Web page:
Recently, I decided to watch all the James Bond movies. I know, an impossible and tedious effort. Besides the films made with Pierce Brosnan and Daniel Craig, I was almost completely unaware of any previous films in particular in the 50+ year franchise. That led me to start at "Dr. No" and go all the way to an actor that stunned me right a way...because I found his interpretation of Bond so much more fascinating. Yes ladies and gentlemen, I found actor Timothy Dalton to be the best of the James Bond incarnations. Perhaps it was his more grounded portrayal, his more realistic take on the spy's charm, or his willingness to do his own action stunts, but Dalton breathed a sense of belief into the spy I hadn't seen before.
Throughout the years, I've seen Dalton all around whether it was as Neville Sinclair in "The Rocketeer", a very strange villain in "Hot Fuzz", or recently taking a permanent place on our TV's with Sir Malcolm Murray on the show "Penny Dreadful". It was only watching his version of Bond I truly came to appreciate his more gritty, powerful work as an actor. Now I'm young folks. Turning 26 in September, I claim to be a cinema buff but it is moments like this, witnessing an actor's abilities when I never really focused on him, that makes me realize how out of depth I am. Cause that's Dalton. Like Michael Keaton of the American brand of actor, Dalton prides himself on being part of a great team and not always the star of the show. But whatever role he has...he delivers. A charisma disguised as grit and sharp wit, Dalton is one of those actors you realize you want to see more of once you've seen what they've got.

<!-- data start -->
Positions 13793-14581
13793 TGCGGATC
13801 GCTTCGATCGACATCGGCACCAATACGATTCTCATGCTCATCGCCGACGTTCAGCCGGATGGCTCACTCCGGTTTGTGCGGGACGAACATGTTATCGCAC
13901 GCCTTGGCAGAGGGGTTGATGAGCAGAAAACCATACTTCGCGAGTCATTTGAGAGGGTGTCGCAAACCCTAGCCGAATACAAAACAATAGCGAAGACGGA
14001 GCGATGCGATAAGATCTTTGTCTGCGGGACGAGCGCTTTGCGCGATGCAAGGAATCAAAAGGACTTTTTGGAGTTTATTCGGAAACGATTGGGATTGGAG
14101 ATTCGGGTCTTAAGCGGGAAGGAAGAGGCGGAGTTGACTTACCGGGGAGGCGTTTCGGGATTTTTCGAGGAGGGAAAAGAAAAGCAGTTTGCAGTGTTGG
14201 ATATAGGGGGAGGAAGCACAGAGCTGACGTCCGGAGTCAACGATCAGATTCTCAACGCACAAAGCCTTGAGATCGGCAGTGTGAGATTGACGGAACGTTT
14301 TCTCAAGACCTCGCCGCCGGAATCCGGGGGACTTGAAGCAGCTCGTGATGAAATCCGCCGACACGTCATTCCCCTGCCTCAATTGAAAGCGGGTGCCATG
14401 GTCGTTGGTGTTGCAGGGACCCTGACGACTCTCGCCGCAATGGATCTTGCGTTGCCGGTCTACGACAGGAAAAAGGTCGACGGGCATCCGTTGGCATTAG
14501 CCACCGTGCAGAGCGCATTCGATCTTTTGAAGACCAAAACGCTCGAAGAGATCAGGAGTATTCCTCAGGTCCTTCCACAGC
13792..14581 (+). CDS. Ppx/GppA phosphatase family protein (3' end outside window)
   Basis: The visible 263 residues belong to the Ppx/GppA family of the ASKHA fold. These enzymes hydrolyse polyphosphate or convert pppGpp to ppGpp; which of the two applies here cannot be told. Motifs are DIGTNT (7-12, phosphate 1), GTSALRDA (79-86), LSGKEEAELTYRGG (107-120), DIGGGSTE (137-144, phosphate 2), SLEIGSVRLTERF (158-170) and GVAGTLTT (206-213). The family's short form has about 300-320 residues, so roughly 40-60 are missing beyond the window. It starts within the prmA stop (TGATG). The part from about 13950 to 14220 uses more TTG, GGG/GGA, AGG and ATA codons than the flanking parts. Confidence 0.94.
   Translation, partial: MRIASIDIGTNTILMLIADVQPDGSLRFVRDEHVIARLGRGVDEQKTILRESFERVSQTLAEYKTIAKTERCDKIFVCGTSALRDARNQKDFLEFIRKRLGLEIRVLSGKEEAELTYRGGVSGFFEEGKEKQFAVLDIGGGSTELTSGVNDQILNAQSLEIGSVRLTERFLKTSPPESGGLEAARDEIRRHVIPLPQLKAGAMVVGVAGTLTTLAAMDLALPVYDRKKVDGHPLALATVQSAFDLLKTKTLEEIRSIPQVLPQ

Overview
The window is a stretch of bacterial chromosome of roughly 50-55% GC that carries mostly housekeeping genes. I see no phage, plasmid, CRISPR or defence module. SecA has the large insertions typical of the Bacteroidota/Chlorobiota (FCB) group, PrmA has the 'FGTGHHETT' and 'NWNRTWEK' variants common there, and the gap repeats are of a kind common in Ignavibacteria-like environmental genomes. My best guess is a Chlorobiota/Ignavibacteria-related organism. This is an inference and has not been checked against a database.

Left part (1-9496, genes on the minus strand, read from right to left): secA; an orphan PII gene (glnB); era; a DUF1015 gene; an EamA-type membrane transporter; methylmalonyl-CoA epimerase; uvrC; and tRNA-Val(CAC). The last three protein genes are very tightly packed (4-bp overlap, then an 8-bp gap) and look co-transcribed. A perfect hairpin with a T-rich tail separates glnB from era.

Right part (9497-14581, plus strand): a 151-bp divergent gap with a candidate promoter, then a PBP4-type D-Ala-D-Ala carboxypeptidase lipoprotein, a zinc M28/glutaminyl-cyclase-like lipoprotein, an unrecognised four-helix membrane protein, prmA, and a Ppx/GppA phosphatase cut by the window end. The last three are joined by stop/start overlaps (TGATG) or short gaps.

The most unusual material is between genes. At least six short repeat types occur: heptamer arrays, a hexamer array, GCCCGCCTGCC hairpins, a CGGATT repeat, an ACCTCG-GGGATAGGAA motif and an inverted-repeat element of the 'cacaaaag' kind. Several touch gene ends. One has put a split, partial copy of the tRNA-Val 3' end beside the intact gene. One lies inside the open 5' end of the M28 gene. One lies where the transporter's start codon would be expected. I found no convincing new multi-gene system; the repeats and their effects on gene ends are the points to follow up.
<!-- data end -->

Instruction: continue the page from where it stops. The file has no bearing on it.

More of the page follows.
The fact of the matter is that Dalton is responsible for bringing Bond into the new millennium. Many praise Brosnan for his work in the 90's that reignited the character's popularity post-Cold War, yet if you look at Dalton's darker interpretation you see hints of what Brosnan would carry on. More grounded stories of terrorism mixed with a more sensitive and emotional lead who uses his charm as both a defense mechanism against being psychologically probed while using it to push himself forward. In a lot of ways, Dalton may be the most undervalued of the Bond interpretations. He personally went into the role demanding that Bond be closer to Fleming's books, something that Daniel Craig reiterated indirectly when he took over the role almost 20 years later. Bottom line, Dalton was ahead of the curve that audiences would end up demanding later on.
Dalton's praise here is short-lived as I can only write so much about a man who, like I said, seems to be okay being in the supporting category. Outside of Bond, he's never really been the star. He has however, been a driven and determined actor who has done television, stage work, and movies of all kinds over a period of almost 50 years. For crying out loud, the man voiced the character Mr. Pricklepants in "Toy Story 3" AND he was in "Doctor Who" in David Tennant's final movie as the character "End of Time" . He's the kind of actor you want in your corner and in the stuff you watch. I look forward to seeing the man hopefully for a little longer and maybe keep educating myself on actors like him who show you don't need the spotlight on you (At least not for long), to shine eternally. His name is Dalton, Timothy Dalton. And don't you forget it.